An interview with Sawako Nakayasu

Lindsey Webb

At this year’s Association of Writers and Writing Programs conference, as part of a panel called “Translation as Animation: New Poetry from Japan,” Forrest Gander called Sawako Nakayasu “the Rosmarie Waldrop of Japan.” Both Sawako and Waldrop, who happen to be dear friends, are poet-translators explicitly invested in disrupting a largely male avant-garde. Waldrop has constructed a veritable empire of translation from the German and the French. Nakayasu, even at her relatively young age, has achieved a comparably wide reach. One seems to find her fingerprints wherever there is innovative Japanese poetry being published in English.

Nakayasu’s translations have brought some of the most exciting voices of Japanese Modernism to English-speaking audiences—Sagawa Chika, Tatsumi Hijikata, Itō Hiromi, and Takashi Hiraide among them. Her translation of Takashi’s
For the Fighting Spirit of the Walnut received Three Percent’s 2009 Best Translated Book Award. She earned this year’s PEN Award for Poetry in Translation for The Collected Poems of Sagawa Chika, excerpted by Asymptote in our July 2011 issue. 

Born in Hokkaido in 1911, Sagawa Chika died from stomach cancer at the age of twenty-four. But “even with such a brief career,” as Adrienne Raphel wrote for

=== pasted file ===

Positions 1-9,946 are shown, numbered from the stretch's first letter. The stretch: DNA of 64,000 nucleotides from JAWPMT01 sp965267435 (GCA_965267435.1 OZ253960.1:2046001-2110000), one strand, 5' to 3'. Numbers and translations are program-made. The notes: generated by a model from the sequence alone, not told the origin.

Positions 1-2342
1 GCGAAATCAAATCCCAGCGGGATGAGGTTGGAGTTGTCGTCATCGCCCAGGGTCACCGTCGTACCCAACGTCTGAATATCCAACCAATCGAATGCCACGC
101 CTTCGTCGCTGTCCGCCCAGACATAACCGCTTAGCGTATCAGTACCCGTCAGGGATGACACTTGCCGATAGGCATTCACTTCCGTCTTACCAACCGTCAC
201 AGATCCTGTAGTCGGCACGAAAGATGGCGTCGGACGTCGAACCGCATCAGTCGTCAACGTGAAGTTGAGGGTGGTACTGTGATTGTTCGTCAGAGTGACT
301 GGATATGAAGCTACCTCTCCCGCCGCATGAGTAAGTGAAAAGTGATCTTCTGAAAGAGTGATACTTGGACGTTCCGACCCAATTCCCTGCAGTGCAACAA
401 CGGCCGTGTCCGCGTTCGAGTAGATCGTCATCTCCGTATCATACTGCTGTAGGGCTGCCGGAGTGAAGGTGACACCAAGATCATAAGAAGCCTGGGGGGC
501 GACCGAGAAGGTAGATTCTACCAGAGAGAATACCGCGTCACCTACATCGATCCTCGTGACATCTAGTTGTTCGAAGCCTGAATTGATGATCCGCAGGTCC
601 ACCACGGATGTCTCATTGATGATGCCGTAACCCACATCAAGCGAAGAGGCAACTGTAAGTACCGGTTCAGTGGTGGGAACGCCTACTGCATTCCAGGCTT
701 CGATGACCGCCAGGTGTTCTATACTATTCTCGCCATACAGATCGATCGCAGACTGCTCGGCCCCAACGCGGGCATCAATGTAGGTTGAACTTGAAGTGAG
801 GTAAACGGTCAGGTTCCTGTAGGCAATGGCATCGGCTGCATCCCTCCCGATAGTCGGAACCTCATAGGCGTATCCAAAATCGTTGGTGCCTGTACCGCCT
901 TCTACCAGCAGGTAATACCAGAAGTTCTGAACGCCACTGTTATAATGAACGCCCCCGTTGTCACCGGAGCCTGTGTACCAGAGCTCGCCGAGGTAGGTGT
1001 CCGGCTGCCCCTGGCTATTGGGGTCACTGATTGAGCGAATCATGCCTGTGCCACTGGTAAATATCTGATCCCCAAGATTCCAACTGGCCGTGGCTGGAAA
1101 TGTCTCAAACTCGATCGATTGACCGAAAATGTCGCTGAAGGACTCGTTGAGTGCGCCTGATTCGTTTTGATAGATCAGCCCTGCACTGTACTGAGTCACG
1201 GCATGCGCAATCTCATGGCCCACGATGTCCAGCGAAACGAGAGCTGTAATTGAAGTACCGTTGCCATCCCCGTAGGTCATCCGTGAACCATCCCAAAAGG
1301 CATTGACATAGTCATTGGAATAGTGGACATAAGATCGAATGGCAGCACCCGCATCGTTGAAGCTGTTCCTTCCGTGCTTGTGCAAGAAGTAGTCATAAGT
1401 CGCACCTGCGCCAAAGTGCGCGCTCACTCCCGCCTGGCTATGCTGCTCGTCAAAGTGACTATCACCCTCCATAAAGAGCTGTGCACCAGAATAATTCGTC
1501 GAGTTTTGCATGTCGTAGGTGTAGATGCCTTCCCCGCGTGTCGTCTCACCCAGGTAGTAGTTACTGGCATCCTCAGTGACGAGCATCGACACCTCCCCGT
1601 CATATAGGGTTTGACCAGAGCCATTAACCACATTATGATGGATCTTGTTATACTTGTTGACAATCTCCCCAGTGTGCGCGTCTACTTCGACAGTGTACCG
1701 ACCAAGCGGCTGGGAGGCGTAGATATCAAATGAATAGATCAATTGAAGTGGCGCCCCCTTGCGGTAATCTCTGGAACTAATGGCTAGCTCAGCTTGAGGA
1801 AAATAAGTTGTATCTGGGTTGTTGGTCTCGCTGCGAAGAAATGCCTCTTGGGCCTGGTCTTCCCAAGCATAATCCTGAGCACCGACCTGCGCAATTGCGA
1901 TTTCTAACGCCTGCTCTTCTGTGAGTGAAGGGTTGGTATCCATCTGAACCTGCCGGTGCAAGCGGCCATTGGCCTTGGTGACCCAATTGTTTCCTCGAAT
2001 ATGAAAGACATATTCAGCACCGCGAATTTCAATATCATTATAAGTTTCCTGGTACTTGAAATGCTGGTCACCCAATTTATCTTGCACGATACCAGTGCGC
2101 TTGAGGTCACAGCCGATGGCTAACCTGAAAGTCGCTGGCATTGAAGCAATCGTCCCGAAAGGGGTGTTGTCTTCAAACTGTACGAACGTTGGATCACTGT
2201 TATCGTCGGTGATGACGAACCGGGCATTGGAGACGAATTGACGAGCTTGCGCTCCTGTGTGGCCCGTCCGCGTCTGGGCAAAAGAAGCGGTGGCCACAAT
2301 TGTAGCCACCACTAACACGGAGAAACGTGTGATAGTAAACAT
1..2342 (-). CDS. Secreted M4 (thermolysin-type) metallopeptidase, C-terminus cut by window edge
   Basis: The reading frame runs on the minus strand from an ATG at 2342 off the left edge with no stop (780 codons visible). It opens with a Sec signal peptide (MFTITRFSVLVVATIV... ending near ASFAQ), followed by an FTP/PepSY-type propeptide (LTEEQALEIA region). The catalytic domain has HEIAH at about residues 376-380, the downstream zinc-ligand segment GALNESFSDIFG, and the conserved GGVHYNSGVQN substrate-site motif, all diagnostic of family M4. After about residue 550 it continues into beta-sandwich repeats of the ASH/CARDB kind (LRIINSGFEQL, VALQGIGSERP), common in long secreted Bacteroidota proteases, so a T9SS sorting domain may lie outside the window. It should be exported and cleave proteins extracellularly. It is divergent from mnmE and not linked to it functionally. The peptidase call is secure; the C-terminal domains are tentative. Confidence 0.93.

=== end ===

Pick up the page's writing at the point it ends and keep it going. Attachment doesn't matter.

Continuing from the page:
The New Yorker in her profile of Nakayasu’s translation, “she was one of the most innovative and prominent avant-garde poets in early-twentieth-century Japan.” Still, Sagawa and her Japanese Modernist contemporaries were largely forgotten, both within Japan and beyond, until Nakayasu’s Collected Poems revived attention to the broader artistic community of their time.

For all the comparison to writer-translators like Waldrop, Lydia Davis, and Caroline Bergvall, Nakayasu is an artist very much of her own making. Born in Japan and raised in the United States from the age of six, she studied music composition at the University of California San Diego, before earning her MFA in poetry at Brown University, where she studied under Gander. As part of a memorial project for Brown’s Rockefeller Library, Gander reflected on a presentation Nakayasu once gave for one of his poetry courses: “When I opened the door to the room—the class in file behind me in the dark—we saw, by the skanky light of the big basement window, Sawako Nakayasu, completely immobile, cellophane face-up on the middle of the table in the center of the room like the victim in a horror movie . . . A little hole had been punctured in the cellophane over her lips and through that hole, she began her presentation.”

Her poetry, as her presentation style might suggest, is often playful and uncanny, fusing humor, keen intellect, and performance, with acute attention to sound and sensory distortion on the level of texture and scale. In the space of one book—sometimes even one poem—she navigates vastly varied genres, approaches, and tones. Consider, for example, the versatility on display in her 2010 collection
Texture Notes. She toggles with ease between lines like “one word at each moment everywhere, thicker than it is true,” to ones in disparate registers, as with, “I call out, distressed and damselled to the hilt: Hamburger! Hamburger! Hamburger!” When you read Nakayasu’s work, as John Yau suggests, “You get a sense of the breadth of her investigation into the possibilities of different forms and language itself, whether writing in English or translating from the Japanese.”